Shanghai to lift curbs on firms, Beijing eases restrictions


Beijing and Shanghai, China’s two megacities, are gradually walking out of the shadow of Omicron outbreaks, providing valuable experiences for the country in carrying out the dynamic zero-COVID strategy that once again proves to be the most effec-tive approach in containing the highly contagious virus at the minimum costs to the economy and people’s life.

Epidemiologists summarized that fast testing, strict and timely measures are key to Beijing’s 37-day battle against the latest COVID flares-up, as the Chinese capital city drew lessons from Shanghai’s tough anti-COVID battle that has lasted for two months. With the full opening-up of the country’s top two cities, some economists forecast that the overall cost of implementing the dynamic zero-COVID approach on the economic growth rate will not exceed 0.5 percentage points. With rapid resumption of the production and business, the annual economic growth rate could still achieve 5 percent in 2022.

Beijing residents embraced a joyful Sunday in newly reopened shopping malls, cinemas and gyms in low-risk areas, a major step toward normalcy, after a month-long business suspension due to the Omicron outbreak.

Major shopping malls in Chaoyang district – the largest and most populous district in Beijing and the first implemented work-from-home order a month ago due to a resurgence of COVID-19 cases – in-cluding SKP, China World Mall, China Central Place, Chaoyang Joy City and Solana announced they had reopened starting from Sunday morning, with anti-epidemic measures in place.

The reopening came after authorities announced at Saturday’s press conference that the overall epi-demic situation in Beijing is on a downward trend, with new confirmed cases dropping for six consecu-tive days and eight districts reaching zero-COVID status at the community level, signaling that Beijing has effectively brought the latest COVID-19 epi-demic under control.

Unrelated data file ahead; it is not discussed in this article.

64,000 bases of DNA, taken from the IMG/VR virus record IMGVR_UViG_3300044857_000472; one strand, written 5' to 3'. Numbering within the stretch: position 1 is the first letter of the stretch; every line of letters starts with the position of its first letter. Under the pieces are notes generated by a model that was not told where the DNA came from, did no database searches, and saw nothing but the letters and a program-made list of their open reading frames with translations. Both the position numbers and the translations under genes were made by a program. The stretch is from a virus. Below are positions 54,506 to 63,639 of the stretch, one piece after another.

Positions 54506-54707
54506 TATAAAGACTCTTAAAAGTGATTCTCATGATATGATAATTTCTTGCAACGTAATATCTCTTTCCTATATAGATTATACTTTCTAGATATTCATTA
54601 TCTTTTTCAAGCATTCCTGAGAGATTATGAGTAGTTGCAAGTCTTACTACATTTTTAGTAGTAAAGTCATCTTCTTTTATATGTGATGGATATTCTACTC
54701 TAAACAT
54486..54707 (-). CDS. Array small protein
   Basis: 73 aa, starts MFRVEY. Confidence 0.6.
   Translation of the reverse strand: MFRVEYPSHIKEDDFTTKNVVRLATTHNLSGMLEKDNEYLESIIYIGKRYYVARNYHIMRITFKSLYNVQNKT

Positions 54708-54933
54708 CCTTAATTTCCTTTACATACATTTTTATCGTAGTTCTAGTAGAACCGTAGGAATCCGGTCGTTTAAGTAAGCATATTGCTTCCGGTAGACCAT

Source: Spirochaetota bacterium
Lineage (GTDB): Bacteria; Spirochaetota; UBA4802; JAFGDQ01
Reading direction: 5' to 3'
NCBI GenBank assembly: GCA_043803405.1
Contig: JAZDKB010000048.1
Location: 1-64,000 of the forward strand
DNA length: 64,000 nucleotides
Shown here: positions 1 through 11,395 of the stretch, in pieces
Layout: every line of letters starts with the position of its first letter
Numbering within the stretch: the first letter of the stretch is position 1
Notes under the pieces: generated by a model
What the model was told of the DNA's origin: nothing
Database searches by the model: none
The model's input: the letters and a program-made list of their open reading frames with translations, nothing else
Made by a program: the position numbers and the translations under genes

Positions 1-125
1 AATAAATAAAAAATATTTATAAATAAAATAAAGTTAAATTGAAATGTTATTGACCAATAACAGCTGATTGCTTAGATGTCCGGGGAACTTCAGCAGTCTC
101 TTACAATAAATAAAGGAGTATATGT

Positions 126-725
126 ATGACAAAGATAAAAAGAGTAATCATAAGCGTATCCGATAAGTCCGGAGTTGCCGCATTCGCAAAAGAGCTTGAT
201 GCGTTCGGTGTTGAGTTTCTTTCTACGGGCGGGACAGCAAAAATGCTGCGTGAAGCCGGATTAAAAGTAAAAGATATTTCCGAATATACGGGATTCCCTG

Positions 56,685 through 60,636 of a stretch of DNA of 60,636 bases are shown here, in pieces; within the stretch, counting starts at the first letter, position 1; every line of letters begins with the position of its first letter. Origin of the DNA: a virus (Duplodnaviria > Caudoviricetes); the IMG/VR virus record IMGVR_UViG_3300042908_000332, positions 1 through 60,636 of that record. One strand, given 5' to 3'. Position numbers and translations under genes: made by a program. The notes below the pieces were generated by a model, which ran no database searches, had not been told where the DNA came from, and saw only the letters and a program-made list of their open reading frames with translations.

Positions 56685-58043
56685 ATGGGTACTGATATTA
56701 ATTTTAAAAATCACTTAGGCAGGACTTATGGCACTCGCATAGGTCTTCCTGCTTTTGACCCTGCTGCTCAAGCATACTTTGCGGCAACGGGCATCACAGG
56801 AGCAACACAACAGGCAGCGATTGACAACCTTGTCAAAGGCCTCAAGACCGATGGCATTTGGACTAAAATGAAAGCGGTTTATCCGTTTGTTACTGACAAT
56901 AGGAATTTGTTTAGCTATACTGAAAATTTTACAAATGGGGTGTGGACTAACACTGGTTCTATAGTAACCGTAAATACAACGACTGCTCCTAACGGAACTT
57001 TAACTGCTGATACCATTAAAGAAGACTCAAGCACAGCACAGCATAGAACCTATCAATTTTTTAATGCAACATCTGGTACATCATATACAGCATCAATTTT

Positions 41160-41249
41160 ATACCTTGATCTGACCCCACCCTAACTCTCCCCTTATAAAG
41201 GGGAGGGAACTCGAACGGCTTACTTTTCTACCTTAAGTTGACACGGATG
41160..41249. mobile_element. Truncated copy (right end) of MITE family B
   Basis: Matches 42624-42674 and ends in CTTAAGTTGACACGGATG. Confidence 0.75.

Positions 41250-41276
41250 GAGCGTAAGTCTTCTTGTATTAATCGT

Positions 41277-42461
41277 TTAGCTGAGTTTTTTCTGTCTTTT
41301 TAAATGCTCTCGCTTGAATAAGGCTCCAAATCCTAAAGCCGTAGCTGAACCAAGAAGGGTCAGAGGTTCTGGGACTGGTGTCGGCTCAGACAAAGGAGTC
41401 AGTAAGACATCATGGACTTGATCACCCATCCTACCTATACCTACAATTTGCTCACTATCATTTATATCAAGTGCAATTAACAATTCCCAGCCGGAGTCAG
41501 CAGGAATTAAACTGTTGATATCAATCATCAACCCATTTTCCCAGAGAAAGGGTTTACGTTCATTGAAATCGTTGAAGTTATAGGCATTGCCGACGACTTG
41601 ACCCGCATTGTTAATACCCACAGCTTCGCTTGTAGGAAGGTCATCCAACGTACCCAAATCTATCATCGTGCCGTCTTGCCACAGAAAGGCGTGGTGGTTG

“A major lesson Beijing has learned is identify-ing infections as early as possible and taking effective control measures. Meanwhile, the city has adopted scientific and dynamic measures to avoid a huge impact on people’s daily life,” a senior expert from the Chinese Center for Disease Control and Preven-tion (Chinese CDC) told the Global Times on condi-tion of anonymity.

Since Beijing reported cluster infections among elderly tourist groups and students on April 22, there have been several hidden transmission routes, posing great challenges to the anti-epidemic work. The city has been racing against time to carry out more rounds of mass nucleic acid testing to screen out all potential risks of transmission as early as possible, and local authorities also normalized nucleic acid testing by asking local residents to provide a negative nucleic acid test result taken within 48 hours to enter public places and use public transportation systems, including subway and buses.

Some experts said that regular nucleic acid testing in big cities is to find infection cases as early as possible and help authorities come up with more targeted epidemic prevention measures under China’s current dynamic zero policy.

“If the next similar outbreak occurs with fast transmission speed, local authorities have the ex-periences to deal with it and local residents know what to do,” Cao Heping, an economist at Peking University, also told the Global Times.

After a two-month tough battle against Omicron, Shanghai plans to restart on-site operation of com-mercial outlets from June 1, the latest sign of the Chinese financial hub’s return to normal. The city also released a plan on Sunday to accelerate economic recovery with a series of measures such as expanding the scope of housing rent reduction and exemption, increasing tax rebates and cuts, and supporting the resumption of production.—GT


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